Getting a Degree On Time

Obtaining an online bachelor's degree in the standard four years is becoming less common. Students now take five, six, and sometimes even seven years to earn a four-year degree because of personal life obligations or the need to work while in school. While outside factors may affect your ability to earn a degree on time, there are things you can do to expedite your college career to be sure you get your degree in a timely fashion:

First, it’s important to be realistic. Associate’s degrees typically take two years to complete, bachelor's degrees four years, and graduate programs can take anywhere from two to eight years. (Remember, these are estimates for full-time students who can complete at least 12 semester hours per term.) Tailor your goals to your ability to complete course hours realistically, and consider all extra factors like home and work obligations. By setting a realistic timeline you are more likely to complete your course work in this frame, without stretching out the time it takes you to earn your degree.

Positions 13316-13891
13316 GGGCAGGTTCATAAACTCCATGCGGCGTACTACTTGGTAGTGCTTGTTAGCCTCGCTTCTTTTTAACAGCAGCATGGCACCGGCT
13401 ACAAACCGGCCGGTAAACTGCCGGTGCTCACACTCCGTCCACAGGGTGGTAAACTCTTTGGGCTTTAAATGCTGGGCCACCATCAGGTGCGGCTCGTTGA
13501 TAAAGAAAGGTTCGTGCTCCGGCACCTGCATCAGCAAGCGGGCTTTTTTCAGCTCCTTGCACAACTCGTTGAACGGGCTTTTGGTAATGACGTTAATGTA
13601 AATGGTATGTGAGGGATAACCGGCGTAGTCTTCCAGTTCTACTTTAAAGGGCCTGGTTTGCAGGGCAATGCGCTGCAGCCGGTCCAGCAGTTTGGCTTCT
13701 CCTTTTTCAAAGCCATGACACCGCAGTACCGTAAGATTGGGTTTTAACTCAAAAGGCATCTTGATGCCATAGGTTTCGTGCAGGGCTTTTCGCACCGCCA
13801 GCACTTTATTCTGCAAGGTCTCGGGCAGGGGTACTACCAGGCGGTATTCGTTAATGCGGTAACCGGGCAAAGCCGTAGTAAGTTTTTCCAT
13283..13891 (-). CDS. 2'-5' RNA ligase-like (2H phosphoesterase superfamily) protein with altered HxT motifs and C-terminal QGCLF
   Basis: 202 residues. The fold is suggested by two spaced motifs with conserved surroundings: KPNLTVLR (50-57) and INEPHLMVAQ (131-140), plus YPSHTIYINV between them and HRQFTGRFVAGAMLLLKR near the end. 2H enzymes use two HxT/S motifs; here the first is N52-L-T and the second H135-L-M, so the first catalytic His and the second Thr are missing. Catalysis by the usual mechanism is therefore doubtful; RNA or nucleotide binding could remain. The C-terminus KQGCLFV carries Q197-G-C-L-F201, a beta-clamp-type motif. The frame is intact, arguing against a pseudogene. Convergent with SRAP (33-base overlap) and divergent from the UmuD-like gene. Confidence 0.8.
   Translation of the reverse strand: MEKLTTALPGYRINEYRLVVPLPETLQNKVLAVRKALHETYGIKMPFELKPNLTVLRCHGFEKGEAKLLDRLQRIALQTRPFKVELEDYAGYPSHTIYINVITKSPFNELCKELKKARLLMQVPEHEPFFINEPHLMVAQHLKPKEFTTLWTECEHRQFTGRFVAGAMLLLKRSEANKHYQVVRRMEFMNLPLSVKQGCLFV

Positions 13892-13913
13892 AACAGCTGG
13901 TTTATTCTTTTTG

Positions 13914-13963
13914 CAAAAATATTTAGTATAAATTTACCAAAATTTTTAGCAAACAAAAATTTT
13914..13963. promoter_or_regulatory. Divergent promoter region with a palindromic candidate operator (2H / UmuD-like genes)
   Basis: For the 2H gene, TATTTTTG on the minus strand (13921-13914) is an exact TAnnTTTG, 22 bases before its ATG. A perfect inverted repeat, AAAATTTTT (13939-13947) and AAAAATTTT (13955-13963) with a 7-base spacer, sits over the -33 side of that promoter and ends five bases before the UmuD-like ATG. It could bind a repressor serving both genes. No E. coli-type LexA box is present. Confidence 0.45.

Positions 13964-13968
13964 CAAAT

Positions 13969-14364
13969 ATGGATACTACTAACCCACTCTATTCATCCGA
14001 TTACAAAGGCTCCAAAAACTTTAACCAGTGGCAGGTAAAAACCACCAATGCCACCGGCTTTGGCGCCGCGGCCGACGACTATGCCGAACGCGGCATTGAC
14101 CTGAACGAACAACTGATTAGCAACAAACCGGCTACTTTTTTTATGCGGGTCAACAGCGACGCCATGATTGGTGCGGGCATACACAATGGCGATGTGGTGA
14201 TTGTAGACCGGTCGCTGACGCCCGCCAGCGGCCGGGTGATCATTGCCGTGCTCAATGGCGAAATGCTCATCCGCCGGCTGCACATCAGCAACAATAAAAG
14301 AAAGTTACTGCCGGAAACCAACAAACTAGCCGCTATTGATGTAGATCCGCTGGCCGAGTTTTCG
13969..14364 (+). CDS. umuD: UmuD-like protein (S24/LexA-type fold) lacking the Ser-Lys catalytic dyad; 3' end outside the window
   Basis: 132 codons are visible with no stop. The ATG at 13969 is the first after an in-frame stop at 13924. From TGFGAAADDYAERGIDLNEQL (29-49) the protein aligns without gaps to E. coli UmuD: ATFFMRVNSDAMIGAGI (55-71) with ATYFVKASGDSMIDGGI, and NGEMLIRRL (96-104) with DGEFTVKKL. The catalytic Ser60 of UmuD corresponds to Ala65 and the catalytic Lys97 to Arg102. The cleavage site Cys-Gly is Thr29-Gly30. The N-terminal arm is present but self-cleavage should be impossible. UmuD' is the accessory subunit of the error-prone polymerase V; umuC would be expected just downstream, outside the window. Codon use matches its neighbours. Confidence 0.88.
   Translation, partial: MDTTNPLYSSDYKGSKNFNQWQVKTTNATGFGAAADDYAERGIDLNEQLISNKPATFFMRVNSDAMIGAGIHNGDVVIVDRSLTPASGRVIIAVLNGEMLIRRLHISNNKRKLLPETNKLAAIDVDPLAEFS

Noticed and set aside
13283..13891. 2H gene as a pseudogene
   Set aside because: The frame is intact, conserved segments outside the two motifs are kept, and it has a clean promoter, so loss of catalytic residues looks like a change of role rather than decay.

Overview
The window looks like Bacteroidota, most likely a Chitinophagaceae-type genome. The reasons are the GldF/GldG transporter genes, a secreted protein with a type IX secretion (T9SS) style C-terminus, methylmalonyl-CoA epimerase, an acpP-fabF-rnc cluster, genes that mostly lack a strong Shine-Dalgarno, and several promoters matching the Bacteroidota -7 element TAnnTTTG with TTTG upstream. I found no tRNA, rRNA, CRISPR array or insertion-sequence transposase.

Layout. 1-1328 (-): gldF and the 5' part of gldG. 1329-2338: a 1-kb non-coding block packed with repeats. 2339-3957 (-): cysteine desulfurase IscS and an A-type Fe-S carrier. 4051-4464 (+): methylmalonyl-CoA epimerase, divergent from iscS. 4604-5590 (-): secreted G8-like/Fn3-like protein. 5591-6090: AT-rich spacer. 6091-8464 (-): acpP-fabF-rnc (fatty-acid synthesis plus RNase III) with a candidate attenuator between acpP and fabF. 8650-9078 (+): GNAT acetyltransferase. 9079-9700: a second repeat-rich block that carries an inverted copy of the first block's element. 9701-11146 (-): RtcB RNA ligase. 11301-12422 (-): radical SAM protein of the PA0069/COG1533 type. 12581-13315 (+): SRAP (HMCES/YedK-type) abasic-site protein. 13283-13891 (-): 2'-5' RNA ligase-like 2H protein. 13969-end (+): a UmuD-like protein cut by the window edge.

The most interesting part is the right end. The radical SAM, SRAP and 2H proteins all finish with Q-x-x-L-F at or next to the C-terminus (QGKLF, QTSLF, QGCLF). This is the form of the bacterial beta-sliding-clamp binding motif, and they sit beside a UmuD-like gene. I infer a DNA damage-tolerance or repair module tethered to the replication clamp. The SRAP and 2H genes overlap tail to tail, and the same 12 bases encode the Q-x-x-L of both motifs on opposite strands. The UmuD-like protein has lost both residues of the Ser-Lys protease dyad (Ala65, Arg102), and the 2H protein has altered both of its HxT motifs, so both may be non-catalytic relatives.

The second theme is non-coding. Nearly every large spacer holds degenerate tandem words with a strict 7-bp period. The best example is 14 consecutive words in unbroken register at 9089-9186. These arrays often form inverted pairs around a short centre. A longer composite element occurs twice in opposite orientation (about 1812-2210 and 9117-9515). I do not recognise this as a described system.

It costs money to stretch our your college career. Each additional semester you spend enrolled in college comes with a hefty tuition price tag, as well as extras like books and transportation. Keep your college costs to a minimum by earning your degree in four years. You can even minimize your overall college cost by taking college courses or AP courses in high school. 

Speaking with a career advisor will help keep you on track towards earning your degree. Your advisor will be able to provide information regarding exactly what you need to earn your degree on time. Additionally, they will keep you accountable for the classes you’ve missed and the grades you’ve earned. Even missing one course can force your college career to take longer than expected, so it’s important to take advantage of career and academic advisors.

If you’ve dropped more than one class, or received a grade in a class that you were not happy with, consider taking courses over summer or mid-term break if there is an opportunity at your school. Not only will you benefit from smaller class sizes, but you’ll also be taking steps to make sure you graduate on time. If the course you need to take isn’t being offered in the summer, research whether or not it is available in neighboring community colleges.

There are a number of ways to stay on track during your college career, but the most important thing is to set goals and make sure you’re being held accountable for those goals. Graduating on time will allow you to enter the job market sooner and keep your tuition bills to a minimum. Work with your career center to be sure you will graduate on time.

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